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Open source software provider Red Hat has announced that it will be deprecating the Btrfs filesystem and removing it in a future major release of its enterprise Linux operating system.

No technical reason has been given for the decision. Btrfs was originally developed at Oracle in 2007 by Chris Mason who is now at Facebook, having moved across in 2013.

"The Btrfs filesystem did receive numerous updates from the upstream in Red Hat Enterprise Linux 7.4 and will remain available in the Red Hat Enterprise Linux 7 series. However, this is the last planned update to this feature," was all that the company said.

Btrfs is used by at least one commercial Linux, SUSE, as the default for the operating system partition; for all other use cases, SUSE uses the XFS filesystem.

Red Hat is by far the biggest open source software provider; last year the company crossed the US$2 billion revenue mark.


The decision to drop Btrfs appears to be based on the fact that Btrfs comes from Oracle originally; in the past the company has gone on the record stating that it wanted to make life difficult for two competitors – Oracle and Novell.

The latter is now a shell, operating as part of British mainframe company Micro Focus which acquired Novell and all its assets in 2014. Oracle, incidentally, uses Red Hat's Enterprise Linux after first removing the trademarks so as not to violate any licence; it is sold as Unbreakable Linux.

Asked what possible technical reason there could be for Red Hat deprecating Btrfs, senior Debian developer Russell Coker told iTWire: 

"No idea. If they had done that a couple of years ago I might have suspected technical issues. But nowadays it's pretty reliable. I wouldn't recommend using Btrfs on a small device (say 10GB or less) but Ext4 works well for that sort of thing."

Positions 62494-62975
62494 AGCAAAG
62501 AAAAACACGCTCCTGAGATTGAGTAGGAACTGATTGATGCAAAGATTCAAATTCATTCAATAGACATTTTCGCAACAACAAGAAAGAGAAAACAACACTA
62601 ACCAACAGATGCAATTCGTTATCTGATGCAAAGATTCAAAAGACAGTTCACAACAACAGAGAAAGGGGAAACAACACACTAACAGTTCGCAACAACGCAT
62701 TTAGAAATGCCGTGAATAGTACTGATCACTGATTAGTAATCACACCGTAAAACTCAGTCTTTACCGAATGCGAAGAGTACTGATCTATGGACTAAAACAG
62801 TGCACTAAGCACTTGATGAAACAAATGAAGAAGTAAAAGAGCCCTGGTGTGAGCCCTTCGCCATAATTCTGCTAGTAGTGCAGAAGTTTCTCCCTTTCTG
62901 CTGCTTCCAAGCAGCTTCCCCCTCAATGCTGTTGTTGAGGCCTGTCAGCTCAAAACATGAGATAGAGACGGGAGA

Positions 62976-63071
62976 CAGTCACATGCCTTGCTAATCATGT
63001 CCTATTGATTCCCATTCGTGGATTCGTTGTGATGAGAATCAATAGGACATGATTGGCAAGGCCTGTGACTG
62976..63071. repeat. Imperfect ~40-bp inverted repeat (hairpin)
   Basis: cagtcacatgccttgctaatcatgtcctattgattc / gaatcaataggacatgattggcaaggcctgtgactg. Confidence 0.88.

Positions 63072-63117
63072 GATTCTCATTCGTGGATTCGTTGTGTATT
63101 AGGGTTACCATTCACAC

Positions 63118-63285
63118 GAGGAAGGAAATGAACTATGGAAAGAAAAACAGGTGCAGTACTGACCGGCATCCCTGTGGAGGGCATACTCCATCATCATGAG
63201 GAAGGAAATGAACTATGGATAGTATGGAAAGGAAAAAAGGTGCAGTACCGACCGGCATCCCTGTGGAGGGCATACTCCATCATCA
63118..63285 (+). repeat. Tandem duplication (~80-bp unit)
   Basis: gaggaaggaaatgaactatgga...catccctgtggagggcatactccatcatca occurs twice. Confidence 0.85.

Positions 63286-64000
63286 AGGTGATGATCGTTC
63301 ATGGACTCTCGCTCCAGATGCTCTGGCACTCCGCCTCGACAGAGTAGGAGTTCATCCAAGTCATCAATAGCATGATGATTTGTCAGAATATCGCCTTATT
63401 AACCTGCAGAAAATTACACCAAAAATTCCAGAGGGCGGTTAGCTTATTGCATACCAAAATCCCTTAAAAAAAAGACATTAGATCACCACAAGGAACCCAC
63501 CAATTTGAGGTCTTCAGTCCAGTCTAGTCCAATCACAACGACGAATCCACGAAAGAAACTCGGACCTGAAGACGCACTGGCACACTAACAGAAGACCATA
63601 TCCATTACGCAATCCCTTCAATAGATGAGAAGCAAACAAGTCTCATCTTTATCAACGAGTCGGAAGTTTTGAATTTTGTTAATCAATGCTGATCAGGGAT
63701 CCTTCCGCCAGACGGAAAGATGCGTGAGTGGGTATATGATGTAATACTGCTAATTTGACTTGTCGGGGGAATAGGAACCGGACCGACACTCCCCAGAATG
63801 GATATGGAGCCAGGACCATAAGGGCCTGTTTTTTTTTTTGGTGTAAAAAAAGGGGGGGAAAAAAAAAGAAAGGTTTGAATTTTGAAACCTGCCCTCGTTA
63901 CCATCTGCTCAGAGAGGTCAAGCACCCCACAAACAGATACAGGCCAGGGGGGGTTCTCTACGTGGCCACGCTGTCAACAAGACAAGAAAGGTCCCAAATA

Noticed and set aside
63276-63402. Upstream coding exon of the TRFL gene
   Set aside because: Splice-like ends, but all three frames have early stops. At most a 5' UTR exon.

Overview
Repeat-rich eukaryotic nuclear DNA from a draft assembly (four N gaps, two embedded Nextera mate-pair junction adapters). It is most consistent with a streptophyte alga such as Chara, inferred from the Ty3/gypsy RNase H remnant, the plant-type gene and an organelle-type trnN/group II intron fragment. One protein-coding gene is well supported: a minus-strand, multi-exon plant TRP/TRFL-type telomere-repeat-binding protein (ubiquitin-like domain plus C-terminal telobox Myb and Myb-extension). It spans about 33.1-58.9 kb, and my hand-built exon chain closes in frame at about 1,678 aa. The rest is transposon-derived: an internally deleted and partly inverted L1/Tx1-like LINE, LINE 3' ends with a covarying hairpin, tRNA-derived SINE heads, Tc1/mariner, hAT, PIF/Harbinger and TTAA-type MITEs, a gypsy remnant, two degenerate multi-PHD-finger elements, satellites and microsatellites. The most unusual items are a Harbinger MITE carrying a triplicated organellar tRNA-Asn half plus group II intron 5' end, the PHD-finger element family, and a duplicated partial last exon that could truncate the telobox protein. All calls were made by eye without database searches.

This is not the first time that Red Hat has acted in a way that is related to Oracle. Four years ago, the company released a language known as Ceylon to compete with Java.

Ceylon was first called a Java killer when news of its being planned was leaked via presentation slides but that description was quickly toned down. Oracle, as is well-known, acquired Sun Microsystems back in 2010 with Java being the crown jewels that it sought to own.

Ceylon has now been handed over to the Eclipse Foundation to be run as an open-source project.

The filesystem that is preferred by many technical types is ZFS, originally owned by Sun, and now by Oracle. Not many distributions use it as there have been hints of licensing issues.

But Canonical, which puts out the Ubuntu distribution, does so and even offers it as a supported feature. Asked about this, Russell said: "ZFS is a supported feature of Ubuntu. The licence is regarded as not being clear. But the fact that Ubuntu ships it means that the Canonical lawyers think it's ok and Oracle hasn't wanted to stop them.

"I have shipped packages of ZFS in the past and the fact that Oracle's lawyers didn't contact me might have been due to the fact that they just didn't notice what I'm doing. There  is no possibility that Oracle hasn't noticed that Ubuntu is doing so they have  obviously decided that it's ok."

He said that there were those who believed that Oracle could suddenly have their lawyers contact Canonical and demand that they stop shipping ZFS.

"If so that would be a big problem for Canonical but not a big problem for Ubuntu users in the short term, the software that is working now will keep working just as well in the future," he added.

Red Hat has shipped its distributions with the Ext4 filesystem as default in the past and it may now choose to do so with XFS.


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Sam Varghese

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Sam Varghese has been writing for iTWire since 2006, a year after the sitecame into existence. For nearly a decade thereafter, he wrote mostly about free and open source software, based on his own use of this genre of software. Since May 2016, he has been writing across many areas of technology. He has been a journalist for nearly 40 years in India (Indian Express and Deccan Herald), the UAE (Khaleej Times) and Australia (Daily Commercial News (now defunct) and The Age). His personal blog is titled Irregular Expression.


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